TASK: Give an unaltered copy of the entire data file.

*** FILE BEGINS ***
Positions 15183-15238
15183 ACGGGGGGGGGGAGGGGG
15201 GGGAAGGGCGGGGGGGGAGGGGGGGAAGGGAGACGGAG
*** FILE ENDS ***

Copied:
Positions 15183-15238
15183 ACGGGGGGGGGGAGGGGG
15201 GGGAAGGGCGGGGGGGGAGGGGGGGAAGGGAGACGGAG